Innocent people shouldn’t fear walking down the street, whatever their faith—and everyone must push back against the madness
The lingering effects of his massive Ponzi scheme on a century-old youth group, a Boston philanthropist, and small investors
The country and the world came to a standstill then. Can his death inspire a similar momentum for change?
Abel Meeropol’s ‘Strange Fruit’ gets remixed into Yeezus in a manner worthy of its creator, for song of the year
The Tattler: So what if Carrie Underwood and Stephen Moyer revive the Von Trapps? Is that so wrong?
On the 26th anniversary of Freedom Sunday, a photographer uses objects to look at the immigrant experience
The activist behind those anti-Christmas billboards says Judaism is incompatible with the views of nonbelievers—like himself
Enough already with blasting shopping as soulless: Jewish tradition is nothing if not a defense of commerce
Even though it’s just a few blocks from our home, the Lower East Side Tenement Museum gave my girls a chance to time-travel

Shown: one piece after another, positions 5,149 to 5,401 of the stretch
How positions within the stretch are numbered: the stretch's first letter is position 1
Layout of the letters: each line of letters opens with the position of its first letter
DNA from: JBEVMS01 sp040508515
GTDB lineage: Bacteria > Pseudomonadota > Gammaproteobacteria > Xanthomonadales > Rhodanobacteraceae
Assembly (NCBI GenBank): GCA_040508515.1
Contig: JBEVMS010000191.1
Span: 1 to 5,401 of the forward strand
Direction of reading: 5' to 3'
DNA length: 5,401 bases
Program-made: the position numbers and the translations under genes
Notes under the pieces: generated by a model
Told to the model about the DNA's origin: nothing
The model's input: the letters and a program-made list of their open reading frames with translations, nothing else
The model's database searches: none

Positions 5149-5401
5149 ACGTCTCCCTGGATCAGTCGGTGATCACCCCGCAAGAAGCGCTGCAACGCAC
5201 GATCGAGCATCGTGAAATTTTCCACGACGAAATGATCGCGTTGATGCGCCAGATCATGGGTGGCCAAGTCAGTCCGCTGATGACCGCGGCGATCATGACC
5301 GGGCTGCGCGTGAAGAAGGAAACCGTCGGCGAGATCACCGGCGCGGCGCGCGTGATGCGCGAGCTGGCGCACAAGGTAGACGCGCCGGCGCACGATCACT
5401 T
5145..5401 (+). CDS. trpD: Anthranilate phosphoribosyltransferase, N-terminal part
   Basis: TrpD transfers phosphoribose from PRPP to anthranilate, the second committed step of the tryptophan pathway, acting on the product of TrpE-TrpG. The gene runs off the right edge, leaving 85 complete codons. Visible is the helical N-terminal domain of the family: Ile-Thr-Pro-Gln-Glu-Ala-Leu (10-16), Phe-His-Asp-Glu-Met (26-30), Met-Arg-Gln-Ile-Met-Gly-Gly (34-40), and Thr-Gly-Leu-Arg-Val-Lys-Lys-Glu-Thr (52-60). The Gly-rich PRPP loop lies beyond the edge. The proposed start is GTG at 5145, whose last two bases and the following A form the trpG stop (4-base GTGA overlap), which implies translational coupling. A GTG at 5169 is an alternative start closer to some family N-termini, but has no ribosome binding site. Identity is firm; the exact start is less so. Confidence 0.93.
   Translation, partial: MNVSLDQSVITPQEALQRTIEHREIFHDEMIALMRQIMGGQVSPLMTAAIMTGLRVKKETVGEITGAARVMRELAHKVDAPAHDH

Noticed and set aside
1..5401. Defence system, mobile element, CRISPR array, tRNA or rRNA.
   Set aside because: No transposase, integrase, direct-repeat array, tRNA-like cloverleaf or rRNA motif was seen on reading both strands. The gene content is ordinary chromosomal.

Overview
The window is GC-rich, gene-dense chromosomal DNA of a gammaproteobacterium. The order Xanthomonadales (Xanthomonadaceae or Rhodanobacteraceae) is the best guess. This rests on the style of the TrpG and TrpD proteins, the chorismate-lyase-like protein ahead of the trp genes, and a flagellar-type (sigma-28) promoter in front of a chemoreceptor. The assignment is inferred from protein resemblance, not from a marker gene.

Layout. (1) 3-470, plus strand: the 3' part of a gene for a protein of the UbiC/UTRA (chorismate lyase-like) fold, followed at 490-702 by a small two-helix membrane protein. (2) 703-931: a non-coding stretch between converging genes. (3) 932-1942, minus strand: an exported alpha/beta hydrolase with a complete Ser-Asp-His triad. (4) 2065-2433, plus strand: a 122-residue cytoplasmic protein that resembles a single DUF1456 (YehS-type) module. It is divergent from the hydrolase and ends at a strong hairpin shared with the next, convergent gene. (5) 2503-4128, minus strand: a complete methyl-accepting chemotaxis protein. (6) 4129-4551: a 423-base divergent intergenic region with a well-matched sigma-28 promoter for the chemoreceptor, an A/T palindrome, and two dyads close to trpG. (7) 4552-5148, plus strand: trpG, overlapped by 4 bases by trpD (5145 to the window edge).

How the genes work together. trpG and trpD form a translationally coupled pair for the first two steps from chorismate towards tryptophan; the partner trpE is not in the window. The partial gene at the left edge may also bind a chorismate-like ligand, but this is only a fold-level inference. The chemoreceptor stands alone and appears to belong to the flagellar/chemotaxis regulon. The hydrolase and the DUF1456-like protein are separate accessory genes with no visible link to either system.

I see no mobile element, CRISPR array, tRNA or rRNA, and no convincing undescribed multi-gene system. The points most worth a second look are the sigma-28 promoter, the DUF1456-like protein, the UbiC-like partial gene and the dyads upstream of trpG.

Woody Allen and Dick Cavett discuss their childhoods
Plus the Jewish EGOTs, and more
Israeli film ‘Footnote,’ Jonah Hill, Woody Allen among nominees
What makes a Jewish film? To open our 100 Greatest Jewish Films week, critics A.O. Scott and Jody Rosen talk about movies from Abie’s Irish Rose to Zelig.
Schindler’s List is astoundingly stupid, Inglourious Basterds is cartoonishly potent, and more in our list of the greatest Jewish movies of all time
And I’m afraid to tell
Plus, when Brody met Allen, biking through Tel Aviv, and more
A 2006 Woody Allen film festival in Manhattan screened more than 30 of the New York master’s movies. One writer tried to go to every one of them.
In a PBS documentary debuting this weekend, comedy guru Robert Weide examines the life and work of Woody Allen, film’s iconic nebbishy New York Jew
Your Vox Tablet preview
Notoriously private filmmaker opens up in documentary, says Annie Hall just “okay”
Hypochondria, long fodder for Jewish comedy, has real and debilitating costs for people suffering from it, their families and friends, and a healthcare system straining to treat them
Larry David, the antihero of HBO’s Curb Your Enthusiasm, is particular, a prig, and constantly aggrieved. But he’s fine with that—which is why, contrary to type, he’s not at all neurotic.
Plus, a dispatch from the flotilla, the properly sized bagel, and more
Plus, the most Jewish HBO series yet, and more
Does sexually graphic material help Jewish continuity? ‘Unclean Lips’ argues for the unseemliness of Bruce, Roth, and their ilk.
The composer of the beloved Hanukkah song ‘Ocho Kandelikas’ shares stories and melodies from her past